Karen Conneely, group commercial manager at Real Asset Management, discusses how the role of asset manager is changing and how important it is for them to be equipped with the correct systems to help them in the future
The role of the asset manager is changing. With continued pressure on capital budgets, growing numbers of organisations, including healthcare providers, are exploring not only new financing models, but new ways of procuring and maintaining assets – including the use of third parties.
So where does this leave an asset management department that has delivered real benefits over the past few years in extending asset life without compromising performance or operational compliance?
It is those asset managers that can leverage comprehensive asset intelligence and pro-actively demonstrate quantifiable business advantage - from maximising asset value to facilitating cost effective innovation - that will be best placed to manage the rapid change in asset procurement practices over the next decade.
With continued pressure on capital budgets, growing numbers of healthcare providers are exploring not only new financing models, but new ways of procuring and maintaining assets – including the use of third parties
With the announcement that the era of austerity may be extended to 20181, organisations across both the public and private sector are having to rethink investment strategies. For the past five years, those tasked with asset management have played a vital role in extending the useful life of key assets – from IT to manufacturing equipment. But, with organisations facing another six years of reduced capital investment, senior management are set to rethink the way assets are not only maintained to maximise value, but also procured in the first place.
It is those asset managers that can leverage comprehensive asset intelligence and pro-actively demonstrate quantifiable business advantage that will be best placed to manage the rapid change in asset procurement practices over the next decade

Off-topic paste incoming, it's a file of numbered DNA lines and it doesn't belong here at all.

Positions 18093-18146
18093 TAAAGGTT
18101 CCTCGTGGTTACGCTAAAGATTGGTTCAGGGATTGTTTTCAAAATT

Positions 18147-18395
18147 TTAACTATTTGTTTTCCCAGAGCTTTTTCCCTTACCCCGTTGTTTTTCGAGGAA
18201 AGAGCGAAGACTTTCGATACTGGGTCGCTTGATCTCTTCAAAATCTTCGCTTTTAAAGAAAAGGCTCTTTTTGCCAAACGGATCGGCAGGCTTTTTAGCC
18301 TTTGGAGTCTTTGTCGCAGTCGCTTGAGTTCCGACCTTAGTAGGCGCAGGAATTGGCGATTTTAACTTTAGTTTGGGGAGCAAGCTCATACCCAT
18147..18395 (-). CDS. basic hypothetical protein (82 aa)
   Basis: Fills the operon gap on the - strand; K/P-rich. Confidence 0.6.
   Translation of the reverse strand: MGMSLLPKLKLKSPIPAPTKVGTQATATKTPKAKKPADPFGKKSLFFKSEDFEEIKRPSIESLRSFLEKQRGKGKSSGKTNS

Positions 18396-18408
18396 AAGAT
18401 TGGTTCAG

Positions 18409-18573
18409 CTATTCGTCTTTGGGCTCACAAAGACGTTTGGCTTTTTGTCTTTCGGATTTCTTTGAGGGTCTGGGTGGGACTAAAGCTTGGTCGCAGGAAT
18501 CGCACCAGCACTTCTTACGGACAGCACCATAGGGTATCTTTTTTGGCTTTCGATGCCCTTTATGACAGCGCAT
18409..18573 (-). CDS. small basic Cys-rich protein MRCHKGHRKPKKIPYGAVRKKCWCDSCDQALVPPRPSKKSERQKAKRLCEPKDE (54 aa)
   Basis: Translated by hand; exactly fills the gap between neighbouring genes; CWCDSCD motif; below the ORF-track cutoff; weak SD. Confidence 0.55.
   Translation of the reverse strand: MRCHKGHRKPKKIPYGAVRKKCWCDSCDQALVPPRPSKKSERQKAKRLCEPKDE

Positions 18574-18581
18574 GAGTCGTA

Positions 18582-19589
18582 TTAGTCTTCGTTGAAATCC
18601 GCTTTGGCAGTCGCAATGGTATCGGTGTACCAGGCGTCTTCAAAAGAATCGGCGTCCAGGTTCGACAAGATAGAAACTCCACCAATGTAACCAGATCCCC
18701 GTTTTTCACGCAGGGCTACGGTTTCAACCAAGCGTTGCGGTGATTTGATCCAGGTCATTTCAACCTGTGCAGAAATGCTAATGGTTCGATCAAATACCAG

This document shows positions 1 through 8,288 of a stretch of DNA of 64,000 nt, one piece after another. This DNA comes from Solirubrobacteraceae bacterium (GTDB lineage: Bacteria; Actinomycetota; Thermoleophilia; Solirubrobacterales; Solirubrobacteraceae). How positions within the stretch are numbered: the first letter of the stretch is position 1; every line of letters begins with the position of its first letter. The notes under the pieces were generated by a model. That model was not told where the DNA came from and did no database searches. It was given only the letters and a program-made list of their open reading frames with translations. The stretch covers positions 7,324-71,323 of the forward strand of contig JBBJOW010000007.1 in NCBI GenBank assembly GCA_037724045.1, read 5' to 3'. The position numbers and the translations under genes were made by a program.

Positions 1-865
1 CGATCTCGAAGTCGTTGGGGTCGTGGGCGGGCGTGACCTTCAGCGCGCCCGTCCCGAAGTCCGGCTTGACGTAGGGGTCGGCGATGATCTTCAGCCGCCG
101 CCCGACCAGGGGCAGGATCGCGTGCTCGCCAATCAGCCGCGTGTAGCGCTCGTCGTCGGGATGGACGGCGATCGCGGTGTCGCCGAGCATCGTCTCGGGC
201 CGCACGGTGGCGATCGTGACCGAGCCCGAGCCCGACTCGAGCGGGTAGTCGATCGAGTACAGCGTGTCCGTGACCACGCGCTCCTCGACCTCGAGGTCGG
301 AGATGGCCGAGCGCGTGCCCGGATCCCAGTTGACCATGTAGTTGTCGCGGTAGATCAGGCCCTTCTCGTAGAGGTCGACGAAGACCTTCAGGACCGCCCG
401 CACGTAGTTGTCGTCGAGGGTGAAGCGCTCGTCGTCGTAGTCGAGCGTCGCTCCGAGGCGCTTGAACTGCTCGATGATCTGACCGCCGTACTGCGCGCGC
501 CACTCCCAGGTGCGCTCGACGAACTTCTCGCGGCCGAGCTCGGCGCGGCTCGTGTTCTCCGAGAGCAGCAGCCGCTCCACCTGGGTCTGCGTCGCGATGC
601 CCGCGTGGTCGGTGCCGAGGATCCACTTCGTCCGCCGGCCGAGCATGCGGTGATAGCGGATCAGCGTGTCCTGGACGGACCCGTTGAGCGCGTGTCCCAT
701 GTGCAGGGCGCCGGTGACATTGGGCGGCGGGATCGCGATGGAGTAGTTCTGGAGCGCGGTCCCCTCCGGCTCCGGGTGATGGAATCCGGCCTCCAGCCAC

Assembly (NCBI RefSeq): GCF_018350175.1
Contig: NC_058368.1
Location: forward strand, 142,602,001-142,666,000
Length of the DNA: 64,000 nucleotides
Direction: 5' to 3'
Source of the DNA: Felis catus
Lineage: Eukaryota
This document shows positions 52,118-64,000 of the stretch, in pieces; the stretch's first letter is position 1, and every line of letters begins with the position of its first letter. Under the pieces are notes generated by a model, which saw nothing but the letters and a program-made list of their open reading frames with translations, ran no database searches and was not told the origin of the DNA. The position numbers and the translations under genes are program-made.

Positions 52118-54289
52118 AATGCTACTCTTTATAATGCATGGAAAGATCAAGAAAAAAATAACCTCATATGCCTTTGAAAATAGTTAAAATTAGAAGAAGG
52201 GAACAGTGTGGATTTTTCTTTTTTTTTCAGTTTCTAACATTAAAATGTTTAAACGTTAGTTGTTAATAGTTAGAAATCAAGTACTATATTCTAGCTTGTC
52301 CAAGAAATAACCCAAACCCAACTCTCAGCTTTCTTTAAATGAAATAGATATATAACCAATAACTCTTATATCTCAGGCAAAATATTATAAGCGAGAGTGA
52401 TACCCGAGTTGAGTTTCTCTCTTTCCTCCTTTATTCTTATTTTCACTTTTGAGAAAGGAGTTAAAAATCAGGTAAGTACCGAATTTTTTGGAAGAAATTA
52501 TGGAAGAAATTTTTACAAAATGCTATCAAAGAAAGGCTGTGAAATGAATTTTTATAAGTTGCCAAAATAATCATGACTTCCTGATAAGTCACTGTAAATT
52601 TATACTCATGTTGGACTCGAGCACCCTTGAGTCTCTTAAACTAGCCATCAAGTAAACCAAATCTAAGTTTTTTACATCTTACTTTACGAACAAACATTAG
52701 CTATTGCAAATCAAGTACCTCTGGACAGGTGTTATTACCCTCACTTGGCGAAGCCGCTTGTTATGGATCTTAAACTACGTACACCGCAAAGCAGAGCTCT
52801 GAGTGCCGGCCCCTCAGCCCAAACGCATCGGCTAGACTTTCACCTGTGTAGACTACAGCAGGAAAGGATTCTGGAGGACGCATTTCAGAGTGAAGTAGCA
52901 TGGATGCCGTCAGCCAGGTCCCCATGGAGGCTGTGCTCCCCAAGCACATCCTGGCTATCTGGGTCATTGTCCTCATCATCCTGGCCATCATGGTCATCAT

Growing numbers of organisations are exploring operating and capital leases as an alternative to full purchase. Many, especially within the public sector, are also being offered third party outsourced services, where a provider will retain ownership of an asset and simply deliver and maintain it on site as and when required. The challenge for asset managers will be to retain control within this new, complex business environment.
How, for example, can the asset management team ensure complete visibility over performance, history, maintenance and usage if assets are fragmented across an internally and externally-owned model? How can an organisation ensure compliance with a raft of health and safety requirements or demonstrate compliance in the event of an incident that may result in legal action? Furthermore, how can it ensure critical business continuity and minimise the risk of financial damage due to equipment being out of use or in the wrong location?
It is time for asset managers to take a far more pro-active role and to demonstrate the value being delivered to the business by effective, intelligent asset management. Asset teams have worked phenomenally hard over the past few years to ensure items are not swapped out until they have delivered maximum value for money and to balance asset performance with risk, age and innovation.
With organisations facing another six years of reduced capital investment, senior management are set to rethink the way assets are not only maintained to maximise value, but also procured in the first place
As Richard Scott, consultant clinical scientist and head of the medical equipment management department at Sherwood Forest Hospitals NHS Foundation Trust, explains: “With managers under increasing pressure to extend the lifetime of assets in the current economy, determining when is the right time to replace is a critical aspect of the job.